Luckey said he, Potter and a third officer, a sergeant, attempted to arrest Wright after learning he had a warrant for failing to appear on agross misdemeanor weapons charge and a protection order that barred him from having contact with a woman.
Luckey saidWright initially got out of the car and placed his hands behind his back. Luckey said Wright pulled away as he attempted to handcuff him and got back into the driver’s seat of the car. Luckey said he and Potter attempted to pull Wright out of the car while the thirdofficer tried to restrain him from the passenger side.
On cross-examination, Luckey agreed with an attorney for the defense that, if Wright had been able to drive away, he and the other officer could have been injured or killed. Luckey also told the jury that he would’ve used a Taser if he could have.
Luckey said he heard Potter repeatedly inform Wright she would tase him, so he pulled back. Luckeysaid that’s when he saw a flash and heard the “bang” of a gunshot.
Luckey said he got hit in the face by a projectile and was temporarily unable to hear due to the gun going off at close range. Video from the scene shows Potter shouted several expletives and said she “grabbed the wrong” gun.
Luckey said Wright’s car drove forward, “airborned over the median,” and crashed into another vehicle and a fence.As video of the incident played, the loud subsequent bangs of the crash rang out in the courtroom, and Katie Bryant cried.
Luckey said Potter “became hysterical” after the shooting. His bodycam video shows her sobbing on the ground as officers try to comfort her. In the courtroom, Potter wiped away tears, and her attorney offered her a box of tissues.
“She said I’m going to prison,” Luckey recalled.
Civil rights attorney Ben Crump and members of the families of George Floyd, Breonna Taylor and Jacob Blake Jr. – all Black people shot by police in high-profile incidents – gathered and prayed outside the Hennepin County Government Center on Wednesday in solidarity with Wright’s family.
George Floyd’s brother, Philonise Floyd, told USA TODAY he was there to “stand in solidarity with them, the same they honored us and helped us.”
“We’re coming here to show love because everybody needs this,” he said.
After court ended for the day, a couple dozen people marched through the streets near the courthouse in freezing temperatures, chanting Wright’s naming.
“We want justice for Daunte Wright,” said Deborah Watts, the cousin of Emmett Till.
Some residents are watching the proceedings closely, said Marcia Howard, a high school teacher who has been occupying the area known as George Floyd Square nearly every day for the past 19 months. A poster bearing Wright’s image was placed beneath the sculpture of a raised fist in the middle of the intersection.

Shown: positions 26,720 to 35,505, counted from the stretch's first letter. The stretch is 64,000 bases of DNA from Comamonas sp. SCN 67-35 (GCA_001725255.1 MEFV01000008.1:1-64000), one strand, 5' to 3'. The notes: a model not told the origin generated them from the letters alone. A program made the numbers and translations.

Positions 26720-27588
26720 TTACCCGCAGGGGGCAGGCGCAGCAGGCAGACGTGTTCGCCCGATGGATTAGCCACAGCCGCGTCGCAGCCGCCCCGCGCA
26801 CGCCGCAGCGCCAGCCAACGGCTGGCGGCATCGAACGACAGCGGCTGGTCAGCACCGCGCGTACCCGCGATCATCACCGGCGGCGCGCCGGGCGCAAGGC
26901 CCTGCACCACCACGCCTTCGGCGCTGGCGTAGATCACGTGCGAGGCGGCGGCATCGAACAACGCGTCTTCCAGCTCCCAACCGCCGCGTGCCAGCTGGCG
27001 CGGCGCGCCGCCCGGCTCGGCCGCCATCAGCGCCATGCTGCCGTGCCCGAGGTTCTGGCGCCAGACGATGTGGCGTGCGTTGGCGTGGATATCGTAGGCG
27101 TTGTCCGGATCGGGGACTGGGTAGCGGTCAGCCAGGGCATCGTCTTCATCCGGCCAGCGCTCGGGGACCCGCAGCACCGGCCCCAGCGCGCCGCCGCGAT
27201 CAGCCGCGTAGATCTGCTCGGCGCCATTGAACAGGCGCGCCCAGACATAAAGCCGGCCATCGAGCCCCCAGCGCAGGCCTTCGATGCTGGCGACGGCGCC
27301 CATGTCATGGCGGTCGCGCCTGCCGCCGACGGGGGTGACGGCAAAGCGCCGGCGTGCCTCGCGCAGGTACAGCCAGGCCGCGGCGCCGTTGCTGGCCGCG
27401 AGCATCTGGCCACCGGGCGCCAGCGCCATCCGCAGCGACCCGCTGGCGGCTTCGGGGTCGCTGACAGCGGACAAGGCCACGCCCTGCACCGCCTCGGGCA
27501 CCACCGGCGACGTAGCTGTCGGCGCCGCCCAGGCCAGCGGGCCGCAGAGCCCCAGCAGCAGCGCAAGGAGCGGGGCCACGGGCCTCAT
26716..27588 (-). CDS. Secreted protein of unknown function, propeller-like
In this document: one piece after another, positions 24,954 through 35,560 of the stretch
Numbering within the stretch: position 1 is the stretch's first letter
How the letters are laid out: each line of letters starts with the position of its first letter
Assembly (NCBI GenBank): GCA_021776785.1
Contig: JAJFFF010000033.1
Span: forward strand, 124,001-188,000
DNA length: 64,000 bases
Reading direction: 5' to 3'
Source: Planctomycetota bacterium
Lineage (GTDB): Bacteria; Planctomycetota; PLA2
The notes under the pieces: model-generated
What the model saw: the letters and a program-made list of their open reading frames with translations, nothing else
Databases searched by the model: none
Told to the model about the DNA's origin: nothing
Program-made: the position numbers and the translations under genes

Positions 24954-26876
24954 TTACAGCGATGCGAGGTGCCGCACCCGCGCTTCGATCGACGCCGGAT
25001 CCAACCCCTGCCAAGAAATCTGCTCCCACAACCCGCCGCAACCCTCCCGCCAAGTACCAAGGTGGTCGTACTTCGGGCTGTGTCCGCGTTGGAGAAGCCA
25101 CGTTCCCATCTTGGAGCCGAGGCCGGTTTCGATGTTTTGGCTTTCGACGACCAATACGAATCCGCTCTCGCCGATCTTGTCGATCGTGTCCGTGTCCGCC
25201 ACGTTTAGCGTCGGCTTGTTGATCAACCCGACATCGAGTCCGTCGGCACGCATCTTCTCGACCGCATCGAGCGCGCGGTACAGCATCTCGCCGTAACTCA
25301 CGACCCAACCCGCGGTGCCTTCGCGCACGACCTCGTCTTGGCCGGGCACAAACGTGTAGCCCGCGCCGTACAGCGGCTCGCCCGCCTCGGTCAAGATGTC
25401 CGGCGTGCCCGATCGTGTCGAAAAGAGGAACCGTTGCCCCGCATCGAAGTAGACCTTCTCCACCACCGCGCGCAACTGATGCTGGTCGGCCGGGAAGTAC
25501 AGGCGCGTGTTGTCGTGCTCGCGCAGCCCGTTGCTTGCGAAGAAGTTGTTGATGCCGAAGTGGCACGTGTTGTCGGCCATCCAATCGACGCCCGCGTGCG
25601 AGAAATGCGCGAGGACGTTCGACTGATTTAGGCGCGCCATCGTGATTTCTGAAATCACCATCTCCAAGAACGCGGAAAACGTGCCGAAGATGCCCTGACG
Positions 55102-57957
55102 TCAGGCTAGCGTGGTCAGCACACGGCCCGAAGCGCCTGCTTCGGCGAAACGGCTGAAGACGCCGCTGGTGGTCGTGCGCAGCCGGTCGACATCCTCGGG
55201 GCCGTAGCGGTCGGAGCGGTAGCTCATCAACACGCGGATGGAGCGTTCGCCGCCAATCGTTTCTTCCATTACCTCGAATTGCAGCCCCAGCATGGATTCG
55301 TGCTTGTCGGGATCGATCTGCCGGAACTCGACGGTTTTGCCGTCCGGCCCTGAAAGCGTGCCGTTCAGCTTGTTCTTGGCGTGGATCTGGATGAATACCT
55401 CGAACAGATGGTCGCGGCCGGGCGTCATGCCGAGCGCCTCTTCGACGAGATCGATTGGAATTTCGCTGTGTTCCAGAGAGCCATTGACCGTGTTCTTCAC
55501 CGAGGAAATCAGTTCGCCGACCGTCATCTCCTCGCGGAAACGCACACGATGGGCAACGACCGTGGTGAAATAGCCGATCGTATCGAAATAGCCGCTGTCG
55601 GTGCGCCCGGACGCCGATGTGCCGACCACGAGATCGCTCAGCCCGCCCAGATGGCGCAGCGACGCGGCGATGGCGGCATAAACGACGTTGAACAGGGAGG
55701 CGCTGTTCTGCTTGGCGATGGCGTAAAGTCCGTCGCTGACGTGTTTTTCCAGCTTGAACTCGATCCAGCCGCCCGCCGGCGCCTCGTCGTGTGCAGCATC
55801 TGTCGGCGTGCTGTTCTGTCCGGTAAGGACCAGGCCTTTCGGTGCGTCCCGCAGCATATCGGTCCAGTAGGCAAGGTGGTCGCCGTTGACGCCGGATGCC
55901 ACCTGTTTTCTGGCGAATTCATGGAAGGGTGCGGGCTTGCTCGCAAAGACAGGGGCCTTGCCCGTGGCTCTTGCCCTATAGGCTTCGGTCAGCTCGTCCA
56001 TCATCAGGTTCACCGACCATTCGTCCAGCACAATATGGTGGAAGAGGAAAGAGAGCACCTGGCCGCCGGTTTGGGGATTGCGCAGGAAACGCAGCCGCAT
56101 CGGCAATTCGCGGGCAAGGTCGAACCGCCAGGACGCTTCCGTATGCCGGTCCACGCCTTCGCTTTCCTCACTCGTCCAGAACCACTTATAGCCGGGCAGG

“Our eyes are on this trial,” Howard said Tuesday evening as she stoked a fire in the parking lot of a former Speedway, where the words “Justice for Daunte Wright!” were written on the sign of the old convenience store and gas station. Howard said a group of people that meets at the square each morning and evening have been discussing the trial.
About 10 miles away, in Brooklyn Center, an identical sculpture of a raised fist marks the site where Wright was shot. Candles encircle the sculpture, and photos, posters, flowers and Christmas lights hang from the fence lining the yard of a house. A sign with the words “Daunte Dr” hangs from a telephone pole covered in dozens of tree-shaped air fresheners.
“Even though Kim Potter is on trial, law enforcement is as well, and our judicial system is as well,” Howard said.
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The trial marks the second time in Minnesota state history that proceedings in a criminal trial are being livestreamed. The first time was earlier this year for the Chauvin trial.
Activists called for Potter to face murder charges after the shooting. The first-degree manslaughter charge carries a maximum sentence of 15 years in prison and/or a $30,000 fine. The second-degree charge has a maximum sentence of 10 years and/or a $20,000 fine.
Fourteen people – 12 jurors and two alternates – are hearing evidence in the case. The jury, which will remain anonymous until the conclusion of the trial, includes six men and six women whose ages range from 20s to 60s. Nine are white, two are Asian and one is Black, according to how the jurors self-identified to the court. The alternates are a white woman in her 70s and a white man in his 30s.
About 68% of Hennepin County residents are non-Hispanic white, nearly 14% are Black, 7.5% are Asian, and 7% are Hispanic or Latino, according to U.S. Census Bureau data. The jury, with nine white panelists, is 75% white.